KHN columnist Judith Graham speaks with Sarah Szanton, director of the Center for Innovative Care in Aging at Johns Hopkins School of Nursing, about helping people age with independence.
The race for the cure to aging sparks hope and hype among top scientists — plus billions of dollars in investment.
A new report by a coalition of health, education and labor leaders concludes that the state must build a larger and more culturally diverse pool of medical, mental health and home care professionals to meet the needs of a growing population. The findings point to a big challenge for Gov. Gavin Newsom as he seeks to extend health insurance to many of California’s nearly 3 million uninsured residents.
A pilot program for frail low-income seniors provides much-needed help in dealing with “daily activities” and offers practical solutions.
Older men and women often struggle to find the motivation to embrace a healthy lifestyle. We talk to experts about how to make the changes and how to keep them.
Whether because of illness or inactivity, many seniors need to up their protein game to maintain strength and mobility.
Many women aging alone want to hold on to their independence. But, when illness or disability strikes, they often need assistance. A program in New York, Philadelphia and San Francisco offers numerous ways to help.
An analysis of inspection records in California, Florida and Texas shows significant numbers of violations related to assisted living residents with dementia.
Newsletter editor Brianna Labuskes wades through hundreds of health articles from the week so you don’t have to.
UnitedHealthcare has put the skids on offering SilverSneakers, the nation’s fitness program for seniors, as part of its benefit packages. A look at why and some alternatives.
The new-generation gadget is designed to alert and protect wearers from falls and heart problems, expanding Apple’s target audience beyond the usual, tech-savvy, early adopters to those with older tickers.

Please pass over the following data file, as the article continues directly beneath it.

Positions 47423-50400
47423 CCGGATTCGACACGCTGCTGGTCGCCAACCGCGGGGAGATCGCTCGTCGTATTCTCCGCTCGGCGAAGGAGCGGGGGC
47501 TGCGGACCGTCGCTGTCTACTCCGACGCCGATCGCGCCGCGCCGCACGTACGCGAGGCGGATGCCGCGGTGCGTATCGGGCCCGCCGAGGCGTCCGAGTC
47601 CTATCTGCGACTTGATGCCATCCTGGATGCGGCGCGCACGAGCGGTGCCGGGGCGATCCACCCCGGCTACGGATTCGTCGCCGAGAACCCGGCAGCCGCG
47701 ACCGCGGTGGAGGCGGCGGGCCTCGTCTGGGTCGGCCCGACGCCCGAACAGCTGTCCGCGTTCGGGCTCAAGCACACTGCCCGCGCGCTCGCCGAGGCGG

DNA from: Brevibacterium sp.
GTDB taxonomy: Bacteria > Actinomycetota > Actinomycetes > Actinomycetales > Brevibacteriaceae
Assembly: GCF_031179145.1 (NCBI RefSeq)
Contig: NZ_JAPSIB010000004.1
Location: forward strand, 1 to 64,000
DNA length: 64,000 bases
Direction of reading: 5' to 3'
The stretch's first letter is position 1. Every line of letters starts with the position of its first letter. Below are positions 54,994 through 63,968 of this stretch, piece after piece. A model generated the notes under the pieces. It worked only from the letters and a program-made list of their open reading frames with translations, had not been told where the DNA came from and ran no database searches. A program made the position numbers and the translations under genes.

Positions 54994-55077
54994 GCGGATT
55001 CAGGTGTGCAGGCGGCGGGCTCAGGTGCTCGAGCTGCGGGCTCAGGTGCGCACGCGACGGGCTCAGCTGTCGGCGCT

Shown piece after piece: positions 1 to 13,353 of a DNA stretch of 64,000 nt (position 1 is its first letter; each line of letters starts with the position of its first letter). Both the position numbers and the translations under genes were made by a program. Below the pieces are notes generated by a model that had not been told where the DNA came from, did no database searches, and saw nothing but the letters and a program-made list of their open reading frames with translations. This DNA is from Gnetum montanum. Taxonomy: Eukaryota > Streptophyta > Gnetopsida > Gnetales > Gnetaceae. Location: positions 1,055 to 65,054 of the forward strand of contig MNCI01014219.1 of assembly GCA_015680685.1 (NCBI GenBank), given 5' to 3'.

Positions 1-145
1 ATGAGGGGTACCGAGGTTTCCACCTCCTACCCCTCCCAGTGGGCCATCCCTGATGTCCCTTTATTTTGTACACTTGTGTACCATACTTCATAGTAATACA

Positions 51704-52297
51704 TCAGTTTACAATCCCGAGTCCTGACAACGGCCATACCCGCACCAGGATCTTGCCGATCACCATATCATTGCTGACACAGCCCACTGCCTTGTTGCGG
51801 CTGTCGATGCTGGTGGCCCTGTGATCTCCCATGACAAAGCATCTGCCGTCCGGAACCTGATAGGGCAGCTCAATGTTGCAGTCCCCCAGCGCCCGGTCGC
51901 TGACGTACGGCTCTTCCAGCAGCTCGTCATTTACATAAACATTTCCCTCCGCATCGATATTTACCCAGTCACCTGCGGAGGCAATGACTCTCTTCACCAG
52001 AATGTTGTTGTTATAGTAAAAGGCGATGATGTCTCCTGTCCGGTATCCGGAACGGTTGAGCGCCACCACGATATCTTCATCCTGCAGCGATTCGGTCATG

Medicare instructs inspectors to look for staffing inadequacies in homes that report suspiciously low numbers of registered nurses and weekend workers.
Shereese Hickson’s doctor wanted her to try the infusion drug Ocrevus for her multiple sclerosis. Even though Hickson is trained as a medical billing coder, she was shocked to see two doses of the drug priced at $123,019, with her share set at $3,620.
When you learn you have a terminal illness, how do you live with purpose and authenticity?
Medical treatments targeting the DNA in tumor cells are celebrated, but insurers often won’t cover the skyrocketing cost.
In the wake of a KHN/USA Today Network investigation, Leapfrog will check the safety and quality of outpatient centers.
As the number of Americans with dementia rises, health professionals grapple with how to talk to patients about gun safety at home.
In the bipartisan opioid bill headed to the president’s desk, hospice workers would be allowed to destroy patients’ unneeded opioids, reducing the risk that families misuse them.
For families living with dementia, natural disasters can be particularly terrifying, heightening confusion, disorientation, anxiety and paranoia.
A decade ago, California stopped licensing surgery centers and then gave approval power to private accreditors that are commonly paid by the same centers they inspect. That system of oversight has created a troubling legacy of laxity, a Kaiser Health News investigation finds.